I'd like to typeset two compound symbols for making definitions. The following

  • \newcommand{\defeq}{\mathrel{\mathop:}=}
  • \newcommand{\eqdef}{\mathrel{\mathop=}:}

are suggested by the CTAN symbol list in the footnote on page 35. (Well, the first is suggested, and I made up the second.) Is there a better way to do this, short of including txfonts? Basically, it always looks like \defeq has more space on the left than on the right, and conversely for \eqdef.

EDIT - Most of the answers are taking about packages that fix the vertical placement of the colon. Ok, that is great and I'm interested to hear it. But let me restate my question. I want to fix the apparent difference in space on the left and right sides of \defeq. To see what I mean, look at typeset equation $a \defeq b$ in Stefan's answer. The $a$ and the $b$ are equal distances from the center. But because the colon is a lighter symbol _it_looks_ the $a$ is further away. Does that make sense?

  • 7
    Possible duplicate: How to typseset $:=$ correctly?
    – diabonas
    Commented Sep 18, 2011 at 19:52
  • @diabonas: The qn should be edited to refer to the older question, but it is asking for something more specific, so it is not an exact duplicate. Commented Sep 19, 2011 at 9:27

4 Answers 4


I recommend using a vertically centered colon which matches the equal sign better, such as \vcentcolon from the mathtools package. You can also change it generally to vertical by \mathtoolsset{centercolon}.

Compare standard :=

def equal

to the vertically centered:

def equal

So your definition could become


with tighter spacing. And since both symbols are already relation symbols, as egreg said, we even could omit \mathrel.

And you could do that even easier by mathtools provided commands:

$a\coloneqq b \qquad b\eqqcolon a$
  • 6
    There's no need to add \mathrel with the second set of definitions, as both = and \vcentcolon are already relation symbols. The \mathop in the first definition in the first set does nothing; in the second it's wrong.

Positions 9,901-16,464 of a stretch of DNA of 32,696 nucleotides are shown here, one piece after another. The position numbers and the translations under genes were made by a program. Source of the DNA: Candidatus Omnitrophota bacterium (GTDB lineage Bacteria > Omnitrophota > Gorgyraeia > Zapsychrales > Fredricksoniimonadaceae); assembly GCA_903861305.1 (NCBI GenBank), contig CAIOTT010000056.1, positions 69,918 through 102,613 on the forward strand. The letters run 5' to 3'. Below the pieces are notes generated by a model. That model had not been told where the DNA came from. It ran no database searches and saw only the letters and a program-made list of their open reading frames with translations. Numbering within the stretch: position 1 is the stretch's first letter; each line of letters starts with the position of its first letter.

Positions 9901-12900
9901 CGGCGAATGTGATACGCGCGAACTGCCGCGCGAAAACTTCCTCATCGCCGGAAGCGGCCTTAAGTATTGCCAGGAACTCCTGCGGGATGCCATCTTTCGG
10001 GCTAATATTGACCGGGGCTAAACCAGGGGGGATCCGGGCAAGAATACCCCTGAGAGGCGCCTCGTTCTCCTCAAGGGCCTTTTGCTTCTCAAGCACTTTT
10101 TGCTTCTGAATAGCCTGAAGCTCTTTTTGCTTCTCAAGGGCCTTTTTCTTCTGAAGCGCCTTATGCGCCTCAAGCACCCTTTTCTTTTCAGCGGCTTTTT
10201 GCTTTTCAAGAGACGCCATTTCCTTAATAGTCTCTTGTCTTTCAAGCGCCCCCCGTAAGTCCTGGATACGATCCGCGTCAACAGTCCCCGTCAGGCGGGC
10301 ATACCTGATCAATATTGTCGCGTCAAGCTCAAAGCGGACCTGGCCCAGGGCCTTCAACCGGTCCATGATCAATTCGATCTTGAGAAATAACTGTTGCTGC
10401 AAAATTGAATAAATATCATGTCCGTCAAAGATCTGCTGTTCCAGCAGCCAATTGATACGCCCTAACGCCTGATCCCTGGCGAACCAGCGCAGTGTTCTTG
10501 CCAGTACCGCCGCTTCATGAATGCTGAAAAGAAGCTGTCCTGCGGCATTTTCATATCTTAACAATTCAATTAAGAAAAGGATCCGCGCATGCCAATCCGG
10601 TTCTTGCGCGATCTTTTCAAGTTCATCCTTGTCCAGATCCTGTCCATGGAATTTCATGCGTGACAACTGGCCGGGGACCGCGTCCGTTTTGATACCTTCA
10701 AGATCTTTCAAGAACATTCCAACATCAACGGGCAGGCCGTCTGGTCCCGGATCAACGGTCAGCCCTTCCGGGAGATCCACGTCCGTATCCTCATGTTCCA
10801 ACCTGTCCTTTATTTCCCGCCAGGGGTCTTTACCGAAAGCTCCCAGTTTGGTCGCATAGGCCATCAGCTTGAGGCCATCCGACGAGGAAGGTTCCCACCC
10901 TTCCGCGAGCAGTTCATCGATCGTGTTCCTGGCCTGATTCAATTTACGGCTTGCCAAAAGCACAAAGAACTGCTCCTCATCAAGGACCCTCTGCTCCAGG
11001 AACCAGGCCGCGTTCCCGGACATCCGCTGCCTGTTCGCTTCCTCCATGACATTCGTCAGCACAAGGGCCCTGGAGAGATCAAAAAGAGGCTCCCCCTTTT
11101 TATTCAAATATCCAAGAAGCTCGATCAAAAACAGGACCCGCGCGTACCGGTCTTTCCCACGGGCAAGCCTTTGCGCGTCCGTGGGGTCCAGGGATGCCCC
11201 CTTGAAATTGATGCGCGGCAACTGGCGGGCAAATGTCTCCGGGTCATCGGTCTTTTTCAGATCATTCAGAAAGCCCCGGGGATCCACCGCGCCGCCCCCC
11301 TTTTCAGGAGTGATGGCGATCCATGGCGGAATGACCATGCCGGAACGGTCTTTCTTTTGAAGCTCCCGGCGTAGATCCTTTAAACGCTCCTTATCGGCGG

– egreg
    Commented Sep 18, 2011 at 20:10
  • In the latter group the \mathrel is useless. The former group gives obviously wrong spacing.
    – egreg
    Commented Sep 18, 2011 at 20:24
  • The use of \mathop in the question is correct in the first definition and incorrect in the second one, as I remarked in my answer. The fact is that \vcentcolon is defined exactly as \mathrel{\mathop:}; TeX doesn't space consecutive Rel atoms.
    – egreg
    Commented Sep 18, 2011 at 20:39

The mathtools package offers you the centercolon = true|false option, as well as a wide range of predefined symbols that include a vertically centered colon:



a \coloneqq b \quad c \Colonapprox d \quad e \dblcolon f

a := b

  • 1
    Be aware that centercolon cannot be used with french babel, og other setups that leave : active. The full names are recommended.
    – daleif
    Commented Sep 20, 2011 at 9:40

This, as far as I know, is the best kludge around (it's the same used by mathtools for its \vcentcolon command). However the second definition should be


otherwise both symbols would be misplaced with respect to the other, and the result would be bad anyway.

As a mathematician I've never felt any need of an equals-by-definition symbol as did many others for centuries. But this risks to be the source for another religion war. :)

  • 2
    I completely agree with you. I don't see the need for the equals-by-definition symbol. Commented Sep 18, 2011 at 19:56